League defends observers, accepts snipers and gunfire
DAMASCUS / GAZİANTEP
Furniture pieces of Syria’s Gaziantep consulate general were moved from the building. The consulate halted all diplomatic procedures last week. DHA photoThe Arab League chief said yesterday al-Assad government has withdrawn heavy weapons from inside cities and freed about 3,500 prisoners though snipers and gunfire continue to threaten civilian lives in Syria and called for the shootings to end.
Nabil al-Arabi defended the observers in his first remarks since the Arab monitors were deployed in Syria a week ago, saying the “mission needs more time.” “There are still snipers and gunfire. There must be a total halt to the gunfire,” Arabi said, even as monitors strive to stem the persistent bloodshed.
The issue will be raised with the government of President Bashar al-Assad, he told reporters in Cairo, “because the aim is to stop the shooting and protect civilians.” But “it is difficult to say who is firing on whom,” al-Arabi added. On Jan. 1, the Arab Parliament, an advisory body of the 22-member Arab League, intensified the pressure saying the monitors should be immediately withdrawn having failed to halt the government’s deadly crackdown. Arab League prepares to send a new team to Syria on Jan. 5. On the ground, three more civilians were reportedly killed by security force gunfire, while mutinous soldiers carried out attacks on three positions of the regular army, a watchdog and activists said. Meanwhile, Syria evacuated Jan. 2 its consulate general in Turkey’s southeastern province of Gaziantep. A number of furniture pieces would be sent to Syrian Embassy in Ankara and others to the Consulate General in Istanbul, sources said. Syria closed its consulate general in Gaziantep for five days at the beginning of December, but then it re-opened the consulate. It totally halted diplomatic procedures as of Dec. 26, 2011.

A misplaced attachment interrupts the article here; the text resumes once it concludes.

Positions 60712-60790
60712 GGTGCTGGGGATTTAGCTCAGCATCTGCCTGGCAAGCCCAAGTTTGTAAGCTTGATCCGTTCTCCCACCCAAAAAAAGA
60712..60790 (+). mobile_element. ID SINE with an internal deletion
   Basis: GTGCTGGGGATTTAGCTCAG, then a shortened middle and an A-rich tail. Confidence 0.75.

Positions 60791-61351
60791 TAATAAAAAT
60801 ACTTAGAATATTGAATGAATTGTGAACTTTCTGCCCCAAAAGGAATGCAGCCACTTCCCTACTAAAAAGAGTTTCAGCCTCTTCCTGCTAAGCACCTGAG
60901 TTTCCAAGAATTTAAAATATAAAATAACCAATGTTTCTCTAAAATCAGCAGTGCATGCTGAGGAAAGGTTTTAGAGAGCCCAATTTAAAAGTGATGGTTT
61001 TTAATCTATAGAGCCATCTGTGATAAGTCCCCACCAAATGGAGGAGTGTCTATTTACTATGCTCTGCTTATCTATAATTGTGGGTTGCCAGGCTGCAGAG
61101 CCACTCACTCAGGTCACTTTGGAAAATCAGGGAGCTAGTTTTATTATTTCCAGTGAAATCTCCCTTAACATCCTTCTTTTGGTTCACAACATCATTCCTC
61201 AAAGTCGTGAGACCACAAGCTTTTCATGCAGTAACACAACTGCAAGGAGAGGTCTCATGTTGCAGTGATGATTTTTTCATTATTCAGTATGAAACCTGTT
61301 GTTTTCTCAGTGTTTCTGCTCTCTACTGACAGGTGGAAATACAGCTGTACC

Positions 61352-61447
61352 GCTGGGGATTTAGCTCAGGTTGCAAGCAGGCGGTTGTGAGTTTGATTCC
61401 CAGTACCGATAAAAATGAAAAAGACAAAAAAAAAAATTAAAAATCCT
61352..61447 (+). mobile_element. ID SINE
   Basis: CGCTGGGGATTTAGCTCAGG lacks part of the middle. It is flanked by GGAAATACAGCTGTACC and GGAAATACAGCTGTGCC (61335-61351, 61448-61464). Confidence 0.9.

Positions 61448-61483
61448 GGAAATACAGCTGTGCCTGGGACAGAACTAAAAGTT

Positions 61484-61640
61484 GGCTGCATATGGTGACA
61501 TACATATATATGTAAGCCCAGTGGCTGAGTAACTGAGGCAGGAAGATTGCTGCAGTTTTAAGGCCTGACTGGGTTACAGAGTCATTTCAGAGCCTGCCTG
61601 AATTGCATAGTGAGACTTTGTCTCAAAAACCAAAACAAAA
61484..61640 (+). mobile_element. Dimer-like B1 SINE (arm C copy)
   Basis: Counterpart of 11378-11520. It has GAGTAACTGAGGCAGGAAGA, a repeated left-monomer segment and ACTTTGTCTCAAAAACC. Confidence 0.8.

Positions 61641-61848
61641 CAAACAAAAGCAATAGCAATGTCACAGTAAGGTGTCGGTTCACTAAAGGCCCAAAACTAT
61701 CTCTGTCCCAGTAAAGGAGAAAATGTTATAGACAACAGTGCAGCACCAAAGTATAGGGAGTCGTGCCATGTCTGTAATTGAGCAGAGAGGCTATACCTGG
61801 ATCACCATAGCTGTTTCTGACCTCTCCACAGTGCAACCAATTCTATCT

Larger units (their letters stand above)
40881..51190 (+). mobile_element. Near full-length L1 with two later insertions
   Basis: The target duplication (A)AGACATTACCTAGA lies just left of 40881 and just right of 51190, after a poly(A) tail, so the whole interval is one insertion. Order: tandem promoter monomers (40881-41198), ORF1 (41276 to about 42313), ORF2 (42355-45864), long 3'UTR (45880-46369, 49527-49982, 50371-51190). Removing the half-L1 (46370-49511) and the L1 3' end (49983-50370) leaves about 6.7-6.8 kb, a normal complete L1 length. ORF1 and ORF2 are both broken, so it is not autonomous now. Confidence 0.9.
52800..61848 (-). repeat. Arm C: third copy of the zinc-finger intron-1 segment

Compiled from AFP and AA stories by the Daily News.